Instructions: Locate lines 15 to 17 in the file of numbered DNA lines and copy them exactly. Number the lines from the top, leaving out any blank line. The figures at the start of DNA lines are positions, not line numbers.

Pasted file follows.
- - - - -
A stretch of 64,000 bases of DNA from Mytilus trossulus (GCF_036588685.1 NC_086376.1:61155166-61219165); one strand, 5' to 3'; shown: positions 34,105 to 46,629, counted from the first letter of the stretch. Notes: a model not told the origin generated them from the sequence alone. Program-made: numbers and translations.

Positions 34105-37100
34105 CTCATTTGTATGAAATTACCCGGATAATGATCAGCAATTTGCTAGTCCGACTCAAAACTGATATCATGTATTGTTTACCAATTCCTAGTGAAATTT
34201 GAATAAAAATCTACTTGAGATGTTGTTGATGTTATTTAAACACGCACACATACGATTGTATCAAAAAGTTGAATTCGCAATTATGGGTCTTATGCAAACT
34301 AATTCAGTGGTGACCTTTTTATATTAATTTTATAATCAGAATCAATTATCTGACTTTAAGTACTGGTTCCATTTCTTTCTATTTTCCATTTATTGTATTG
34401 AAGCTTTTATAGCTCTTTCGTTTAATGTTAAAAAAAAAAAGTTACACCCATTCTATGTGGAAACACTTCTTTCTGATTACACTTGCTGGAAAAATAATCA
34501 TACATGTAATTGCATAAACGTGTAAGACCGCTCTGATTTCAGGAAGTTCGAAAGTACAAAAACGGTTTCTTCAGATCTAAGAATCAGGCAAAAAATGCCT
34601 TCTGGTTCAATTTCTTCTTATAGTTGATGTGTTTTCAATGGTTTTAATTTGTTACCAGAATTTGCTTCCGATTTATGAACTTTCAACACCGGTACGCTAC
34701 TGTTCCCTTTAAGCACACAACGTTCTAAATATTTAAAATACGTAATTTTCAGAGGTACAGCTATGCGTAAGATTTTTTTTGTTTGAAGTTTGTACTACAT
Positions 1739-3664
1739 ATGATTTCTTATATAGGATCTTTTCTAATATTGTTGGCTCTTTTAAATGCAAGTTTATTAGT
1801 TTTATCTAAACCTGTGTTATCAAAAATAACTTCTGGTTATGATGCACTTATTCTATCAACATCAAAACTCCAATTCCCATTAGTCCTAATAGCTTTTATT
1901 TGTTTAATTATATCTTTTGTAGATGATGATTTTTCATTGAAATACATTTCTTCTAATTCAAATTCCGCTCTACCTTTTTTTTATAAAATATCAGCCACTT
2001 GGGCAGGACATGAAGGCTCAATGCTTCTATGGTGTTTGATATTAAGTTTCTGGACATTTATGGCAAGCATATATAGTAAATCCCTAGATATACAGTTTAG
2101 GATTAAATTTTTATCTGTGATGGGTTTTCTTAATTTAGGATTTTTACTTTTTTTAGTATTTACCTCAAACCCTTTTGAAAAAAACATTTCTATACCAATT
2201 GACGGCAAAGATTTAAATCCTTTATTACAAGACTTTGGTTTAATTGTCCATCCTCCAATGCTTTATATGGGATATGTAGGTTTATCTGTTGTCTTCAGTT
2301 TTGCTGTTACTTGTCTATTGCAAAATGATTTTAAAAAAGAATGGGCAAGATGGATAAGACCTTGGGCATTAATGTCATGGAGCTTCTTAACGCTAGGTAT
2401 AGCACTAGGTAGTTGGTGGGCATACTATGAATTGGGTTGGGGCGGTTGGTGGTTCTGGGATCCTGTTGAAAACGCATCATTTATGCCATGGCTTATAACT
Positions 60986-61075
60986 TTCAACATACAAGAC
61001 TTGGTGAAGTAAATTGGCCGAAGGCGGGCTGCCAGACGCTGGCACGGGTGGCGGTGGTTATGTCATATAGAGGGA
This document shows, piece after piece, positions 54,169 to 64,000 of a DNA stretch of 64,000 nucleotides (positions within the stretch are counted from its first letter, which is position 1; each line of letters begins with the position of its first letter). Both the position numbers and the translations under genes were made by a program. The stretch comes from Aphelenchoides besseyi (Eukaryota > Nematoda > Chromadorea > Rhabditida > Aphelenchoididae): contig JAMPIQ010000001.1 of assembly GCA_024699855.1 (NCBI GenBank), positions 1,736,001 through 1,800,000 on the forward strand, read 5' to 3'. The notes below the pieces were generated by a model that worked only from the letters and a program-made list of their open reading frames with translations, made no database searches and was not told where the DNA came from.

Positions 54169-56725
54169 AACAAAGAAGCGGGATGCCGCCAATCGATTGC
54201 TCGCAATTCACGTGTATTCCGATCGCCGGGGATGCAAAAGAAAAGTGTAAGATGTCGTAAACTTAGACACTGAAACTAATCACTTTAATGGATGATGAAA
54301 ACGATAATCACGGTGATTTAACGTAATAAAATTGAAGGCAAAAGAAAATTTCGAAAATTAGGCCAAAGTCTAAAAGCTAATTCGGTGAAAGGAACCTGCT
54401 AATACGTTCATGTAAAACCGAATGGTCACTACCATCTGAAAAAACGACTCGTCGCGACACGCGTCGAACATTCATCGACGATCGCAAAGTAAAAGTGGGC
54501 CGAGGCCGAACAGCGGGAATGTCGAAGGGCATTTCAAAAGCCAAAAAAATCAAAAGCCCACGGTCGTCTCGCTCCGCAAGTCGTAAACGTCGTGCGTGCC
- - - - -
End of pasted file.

2101 GATTAAATTTTTATCTGTGATGGGTTTTCTTAATTTAGGATTTTTACTTTTTTTAGTATTTACCTCAAACCCTTTTGAAAAAAACATTTCTATACCAATT
2201 GACGGCAAAGATTTAAATCCTTTATTACAAGACTTTGGTTTAATTGTCCATCCTCCAATGCTTTATATGGGATATGTAGGTTTATCTGTTGTCTTCAGTT
2301 TTGCTGTTACTTGTCTATTGCAAAATGATTTTAAAAAAGAATGGGCAAGATGGATAAGACCTTGGGCATTAATGTCATGGAGCTTCTTAACGCTAGGTAT